Thursday, January 12, 2012

Colorado winemakers can learn something from ... Iowa!?!?!

One of the challenges that Colorado grape growers and vintners face is the limited number of acres that can grow the traditional Vitis vinifera wine grapes. For the most part, this acreage is limited to the Grand Valley area. Sure, the West Elks AVA grows vinifera, but the crop is not reliable nor is the vineyard area vast. There is some potential with land in the Four Corners area, but again, a few hundred acres is not going to do anything to meet demand when consumers finally realize that Colorado can produce excellent wines. The odd vinifera vineyards in the Front Range are nothing more than anomalies. There might be a few small pockets of hidden terroir that could grow off the beaten path vinifera, but let's not hold our breath for this development.

If Colorado is to really grow its wine industry, winemakers and growers really need to look to non-traditional regions. They need to look to ... Iowa! Now, don't get me wrong, I think that Colorado's wine industry is light years ahead of Iowa's and will always remain so. However, Iowa doesn't have the good fortune to be able to produce the traditional grape varieties that American wine consumers have come to know, love and expect. As I wrote about this summer, I made a few winery stops on our drive to and from Wisconsin. In Iowa, we stopped at Breezy Hills Vineyards and sampled a few of their wines. They produce only locally grown cool-climate grapes and proudly proclaim that you won't find any vinifera in their area. Now, there is a reason why hybrids aren't well know; they tend to produce inferior wines when compared to the traditional grapes. And while that statement is generally true, it does not mean that hybrids cannot occasionally produce outstanding wines. We tasted through about ten different wines before we got a quick tour of the winemaking facilities (would put some CO wineries to shame, btw). There were a few that were decent, but only two were worth spending some cash on. We lugged one bottle of vignoles and one bottle of frontenac rosé back to Colorado along with a few bottles from Wisconsin and Nebraska.

Over the past few months, we've opened each of the Iowan wines and shared them with friends. After drinking both of these bottles, all I can say is that Colorado better start growing these grapes and making wine this good. I still think that Vitis vinifera offer the greatest ability to produce premium, world-class wines, but if Colorado wants to start competing with the rest of the world on a volume basis, hybrids are the only answer. And if we grow the right hybrids, they can be made into some kick ass wine. I'm pretty sure that Breezy Hills Vineyards does not ship to Colorado, but if you are able to get your hands on their wines, do yourself a favor and jump on the chance. I actually called my parents as they drove out to Colorado for the holidays and asked them to stop and get a few more bottles for me, but alas they had already driven past Minden, IA. I know I'll eventually drive by again and you can be assured I will definitely stock up.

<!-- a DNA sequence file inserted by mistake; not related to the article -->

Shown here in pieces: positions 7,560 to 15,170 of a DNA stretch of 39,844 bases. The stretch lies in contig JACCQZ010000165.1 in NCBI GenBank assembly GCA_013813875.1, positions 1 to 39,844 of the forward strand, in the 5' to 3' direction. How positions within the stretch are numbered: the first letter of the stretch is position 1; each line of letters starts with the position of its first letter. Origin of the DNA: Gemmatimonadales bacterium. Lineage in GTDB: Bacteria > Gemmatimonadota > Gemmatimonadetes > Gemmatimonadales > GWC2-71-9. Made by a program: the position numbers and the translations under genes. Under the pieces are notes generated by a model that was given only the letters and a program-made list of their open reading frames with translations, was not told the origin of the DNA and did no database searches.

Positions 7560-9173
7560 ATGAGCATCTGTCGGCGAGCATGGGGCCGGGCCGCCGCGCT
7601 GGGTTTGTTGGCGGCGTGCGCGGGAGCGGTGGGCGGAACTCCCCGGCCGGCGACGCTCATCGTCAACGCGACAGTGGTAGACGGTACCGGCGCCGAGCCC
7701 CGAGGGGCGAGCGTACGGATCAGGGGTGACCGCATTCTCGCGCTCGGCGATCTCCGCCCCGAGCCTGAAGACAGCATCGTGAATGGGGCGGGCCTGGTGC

Breezy Hills Vineyards, Vignoles

This wine has no vintage date because it was labeled with an "American" appellation, but don't confuse this with plonk. Sadly, the United States federal government bans vintages from appearing on the label of wines with only a country appellation of origin, but this practice might come to an end soon. I poured this wine blind to a group of winemakers and industry professionals. When I asked them to guess what it was answers ranged from German auslese to New Zealand riesling and even New York vidal. Everyone was quite surprised to see the label proclaim, Iowa! This is definitely a sweet dessert wine with a golden yellow color. Flowers and pineapple dominate the explosive nose. Tropical fruits, citrus, and mineral flavors will have you thinking it is perhaps a riesling or vidal blanc from more prestigious region than Iowa! While there were some nice stone fruit and mineral flavors, the pineapple flavor is most recognizable. The sweetness and acidity were nicely balanced, though the sugar is quite noticeable and it could have been a touch drier for my taste. You're not going to confuse this with Château d'Yquem, but this is a fun, sweet wine that will impress even the most discerning of palates. 12% abv Purchased $12. Very Good

Breezy Hills Vineyards, Frontenac Rosé

I opened this bottle with a group of friends that I am working with to start a small urban vineyard in Arvada, CO. As I said above, Vitis vinifera won't grow well along the Front Range, so we are planning on planting a handful of hybrids and frontenac (along with vignoles) are going to be a major component of the vineyard (we're starting small with only a few rows). Since hybrids are hard to come by in retail stores, I wanted to provide an example of what this grapes can do. Just as with the vignoles, this wine impressed. The color is a beautiful, brilliant pink and it smells awesome. Both the nose and the palate is chock-full with cherry blossoms and cranberries. This rosé is almost bone dry, but the amazing fruit forwardness can fool you into thinking there is more residual sugar. I would take this rosé over a white zinfandel or white merlot any day of the week. In fact, this was perhaps one of the best rosés I've ever had. It is perfect for a summer day outside or a winter evening by the fire. If you served this blind to even the most hard core of wine traditionalists, I think that you might get a smile from them and then a dropping jaw after they read the label.12% abv Purchased $12. Very Good

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